Swooning stocks and mediocre economic reports earlier this spring appear to have shaken Washington area executives, but that didn't have much effect on their investment and hiring plans.

In the first quarter, 70 percent of local executives questioned in a survey thought the country's economic conditions had improved in the past year, said TEC International, a business consultancy. By the second quarter, 48 percent held that opinion. In the first quarter, 58 percent said they thought overall economic conditions would improve in the next year, but that dropped to 38 percent in the second quarter.

While the executives were sharply less optimistic about the economy in broad terms, they seem just as confident as they were earlier about the outlook for their own businesses. In the second quarter, 64 percent said they plan to increase their companies' fixed investment expenditures in the next 12 months, the same as in the first quarter. About 9 percent said they expect profits to rise in the next year, compared with 63 percent in the first quarter. And 68 percent said they expect to add employees over the next year, barely changed from the 71 percent who thought that way at the start of the year.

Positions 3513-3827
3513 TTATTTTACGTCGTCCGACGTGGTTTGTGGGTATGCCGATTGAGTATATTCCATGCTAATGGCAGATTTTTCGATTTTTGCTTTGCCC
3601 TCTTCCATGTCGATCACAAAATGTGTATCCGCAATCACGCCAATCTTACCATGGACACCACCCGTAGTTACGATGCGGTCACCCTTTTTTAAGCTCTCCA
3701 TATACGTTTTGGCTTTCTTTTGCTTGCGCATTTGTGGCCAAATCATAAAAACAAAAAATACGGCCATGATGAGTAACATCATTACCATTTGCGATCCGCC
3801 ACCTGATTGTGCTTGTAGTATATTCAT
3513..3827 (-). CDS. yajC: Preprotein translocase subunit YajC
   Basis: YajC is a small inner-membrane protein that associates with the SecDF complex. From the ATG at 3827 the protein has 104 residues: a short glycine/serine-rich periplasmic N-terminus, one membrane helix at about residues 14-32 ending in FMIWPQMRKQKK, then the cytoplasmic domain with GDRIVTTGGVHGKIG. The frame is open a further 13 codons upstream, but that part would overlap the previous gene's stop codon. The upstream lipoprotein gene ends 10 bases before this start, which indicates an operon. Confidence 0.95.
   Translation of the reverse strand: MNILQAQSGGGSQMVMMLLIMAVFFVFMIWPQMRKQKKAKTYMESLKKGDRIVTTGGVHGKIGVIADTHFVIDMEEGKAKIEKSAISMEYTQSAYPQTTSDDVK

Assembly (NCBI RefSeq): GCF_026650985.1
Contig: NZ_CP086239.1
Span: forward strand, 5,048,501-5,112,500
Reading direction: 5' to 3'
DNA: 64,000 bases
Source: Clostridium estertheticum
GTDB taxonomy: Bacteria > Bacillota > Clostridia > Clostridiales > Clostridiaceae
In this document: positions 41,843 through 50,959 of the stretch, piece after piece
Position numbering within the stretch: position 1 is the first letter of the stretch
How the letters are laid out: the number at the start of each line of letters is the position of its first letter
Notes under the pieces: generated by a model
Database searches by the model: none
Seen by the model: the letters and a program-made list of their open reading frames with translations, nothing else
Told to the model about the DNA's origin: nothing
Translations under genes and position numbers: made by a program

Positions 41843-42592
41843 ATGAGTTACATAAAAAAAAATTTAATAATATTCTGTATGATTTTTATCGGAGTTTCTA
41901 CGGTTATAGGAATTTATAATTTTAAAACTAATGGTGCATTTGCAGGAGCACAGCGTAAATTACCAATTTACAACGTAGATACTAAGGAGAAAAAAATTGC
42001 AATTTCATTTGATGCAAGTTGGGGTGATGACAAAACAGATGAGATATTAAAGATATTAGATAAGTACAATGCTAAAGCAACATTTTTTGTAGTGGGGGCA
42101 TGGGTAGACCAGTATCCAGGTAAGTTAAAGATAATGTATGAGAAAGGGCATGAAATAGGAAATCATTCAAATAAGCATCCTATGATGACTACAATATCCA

The survey of TEC's corporate clients in Washington-Baltimore area, who represent a range of businesses, included 80 respondents in the first quarter and 77 in the second, making for a sampling error of 9 percentage points

-- Neil Irwin